These pagans really know how to party… er, ‘rest’ I mean. I know there was no Godly faithfulness in their activities. If there was any worship in their plans, it was a trip to services at St. Mattress to snore out a few choruses.

But, is it possible they are closer than we ‘Believers’ when it comes to obeying the Sabbath? They work all week and then they take a break. Perhaps there are some commands that we hold so tightly to we no longer honor them. Instead, we snap them in half with our exhausting, tiresome grip.

We could learn something from the pagans.

At CrossPoint we already have, and I am refreshed, more focused and so thankful for the expectation that church staff obey the scriptures… it’s called a Sabbath. It’s meant for everyone who calls themselves a follower of Christ.

Take a break.

Mark 2

27 And he (Jesus) said to them, “The Sabbath was made for man, not man for the Sabbath. 28 So the Son of Man is lord even of the Sabbath.”


Recommended Books

Here is a list of recommended books. Use the “BROWSE BY CATEGORY” links on the right side to reveal more recommendations!

An Open Letter to Campus Pastors

An open letter to my brothers, friends, comrades in arms known as CrossPoint Campus Pastors.



As I have been studying the book of Joshua in my personal devotional time, I have been gleaning some lessons on leadership. I must admit, that the purpose of my study time is to hear from God and submit to Him. But, the side notepad of leadership ideas that stream from this book have caused me to think much about what I, you and we do here at CrossPoint.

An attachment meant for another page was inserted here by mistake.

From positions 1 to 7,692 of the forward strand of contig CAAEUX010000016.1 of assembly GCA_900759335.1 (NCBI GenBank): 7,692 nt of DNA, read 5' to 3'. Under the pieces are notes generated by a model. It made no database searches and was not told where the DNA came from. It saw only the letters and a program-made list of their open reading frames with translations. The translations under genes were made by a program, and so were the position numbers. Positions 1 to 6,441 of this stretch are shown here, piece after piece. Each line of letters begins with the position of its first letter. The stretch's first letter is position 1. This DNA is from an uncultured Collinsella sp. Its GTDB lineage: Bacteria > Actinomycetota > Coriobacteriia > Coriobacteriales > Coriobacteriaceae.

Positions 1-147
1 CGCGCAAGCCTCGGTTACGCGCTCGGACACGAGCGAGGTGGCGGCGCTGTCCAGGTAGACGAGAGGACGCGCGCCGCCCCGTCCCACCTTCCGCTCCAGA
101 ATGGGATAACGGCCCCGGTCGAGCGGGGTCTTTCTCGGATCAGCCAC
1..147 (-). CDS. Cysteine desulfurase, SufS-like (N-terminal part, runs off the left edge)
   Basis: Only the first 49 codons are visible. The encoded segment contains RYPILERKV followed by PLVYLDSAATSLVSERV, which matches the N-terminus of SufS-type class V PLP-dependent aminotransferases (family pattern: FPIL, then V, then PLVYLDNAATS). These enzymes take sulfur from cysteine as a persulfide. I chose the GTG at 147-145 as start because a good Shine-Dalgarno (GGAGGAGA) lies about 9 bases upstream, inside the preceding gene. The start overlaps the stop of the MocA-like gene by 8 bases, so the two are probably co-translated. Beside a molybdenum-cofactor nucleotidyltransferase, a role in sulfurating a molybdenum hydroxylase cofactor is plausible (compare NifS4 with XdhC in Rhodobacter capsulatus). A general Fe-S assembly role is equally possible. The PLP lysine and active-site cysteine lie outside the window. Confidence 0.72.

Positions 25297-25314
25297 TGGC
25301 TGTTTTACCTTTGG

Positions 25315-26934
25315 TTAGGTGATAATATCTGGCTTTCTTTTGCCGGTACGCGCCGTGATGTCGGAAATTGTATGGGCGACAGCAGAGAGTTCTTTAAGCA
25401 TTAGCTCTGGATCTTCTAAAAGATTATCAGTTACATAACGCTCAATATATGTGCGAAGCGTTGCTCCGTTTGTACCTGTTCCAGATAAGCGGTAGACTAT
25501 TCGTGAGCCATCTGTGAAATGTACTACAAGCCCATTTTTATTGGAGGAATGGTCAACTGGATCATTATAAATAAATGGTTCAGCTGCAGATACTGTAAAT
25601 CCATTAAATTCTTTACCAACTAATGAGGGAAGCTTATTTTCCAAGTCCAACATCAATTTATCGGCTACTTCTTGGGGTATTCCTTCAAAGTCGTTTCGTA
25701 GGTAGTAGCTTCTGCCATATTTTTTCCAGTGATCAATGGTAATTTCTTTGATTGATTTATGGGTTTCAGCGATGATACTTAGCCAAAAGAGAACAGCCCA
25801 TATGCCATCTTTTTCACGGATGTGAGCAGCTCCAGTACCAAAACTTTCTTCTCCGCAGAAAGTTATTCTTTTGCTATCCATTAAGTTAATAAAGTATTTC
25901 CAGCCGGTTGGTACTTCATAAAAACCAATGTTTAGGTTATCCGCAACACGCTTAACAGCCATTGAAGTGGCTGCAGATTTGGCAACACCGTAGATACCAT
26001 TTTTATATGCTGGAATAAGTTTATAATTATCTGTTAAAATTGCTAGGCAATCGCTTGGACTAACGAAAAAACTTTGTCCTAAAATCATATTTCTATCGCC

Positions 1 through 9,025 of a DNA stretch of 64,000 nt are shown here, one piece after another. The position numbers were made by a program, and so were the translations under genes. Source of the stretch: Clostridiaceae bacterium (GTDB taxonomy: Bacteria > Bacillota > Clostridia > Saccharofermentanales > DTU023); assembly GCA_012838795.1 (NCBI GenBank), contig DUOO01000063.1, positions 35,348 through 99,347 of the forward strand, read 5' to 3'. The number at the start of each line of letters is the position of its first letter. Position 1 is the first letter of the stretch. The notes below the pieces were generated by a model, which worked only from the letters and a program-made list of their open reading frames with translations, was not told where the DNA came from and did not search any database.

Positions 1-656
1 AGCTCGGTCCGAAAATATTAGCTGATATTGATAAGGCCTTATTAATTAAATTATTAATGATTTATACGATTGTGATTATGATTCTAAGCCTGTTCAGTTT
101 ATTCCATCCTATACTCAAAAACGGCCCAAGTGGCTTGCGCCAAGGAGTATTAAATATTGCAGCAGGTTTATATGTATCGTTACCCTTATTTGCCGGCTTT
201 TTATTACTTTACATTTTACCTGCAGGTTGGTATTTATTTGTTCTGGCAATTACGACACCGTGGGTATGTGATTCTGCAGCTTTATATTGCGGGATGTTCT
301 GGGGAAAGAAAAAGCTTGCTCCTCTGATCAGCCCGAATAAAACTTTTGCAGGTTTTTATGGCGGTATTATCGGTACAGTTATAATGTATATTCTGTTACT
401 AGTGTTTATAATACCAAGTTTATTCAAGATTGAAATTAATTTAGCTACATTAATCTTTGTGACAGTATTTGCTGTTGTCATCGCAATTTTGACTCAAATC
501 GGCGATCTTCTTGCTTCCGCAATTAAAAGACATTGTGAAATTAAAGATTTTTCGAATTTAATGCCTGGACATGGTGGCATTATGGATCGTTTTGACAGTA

I will hopefully put these thoughts all together some day and (even more hopefully) I pray they will be a blessing to us all, but something struck me today I need to share, immediately.

By the way, if you just said ‘hurry, hurry’… you may need to take a weekend off.

Chapter 12 of Joshua is one of those pass by chapters. It’s just a list of names of conquered kings and geographic designations you can’t even find on the maps in the back of the book.joshua map

I know there is a significance in each name and location, but let’s be honest; most of us just skip a chapter like this and leave it to the seminary profs.

However, I want you to see the placement.

Joshua is a 24 chapter book and this ‘pass by’ chapter of names and places divides the book in half. From a leadership perspective, the division is important.

The first half of the book is about conquest, war, taking the land, fulfilling the promise and achieving victory. It’s exciting, fast-paced and the stuff found in most pulpit pounding sermons.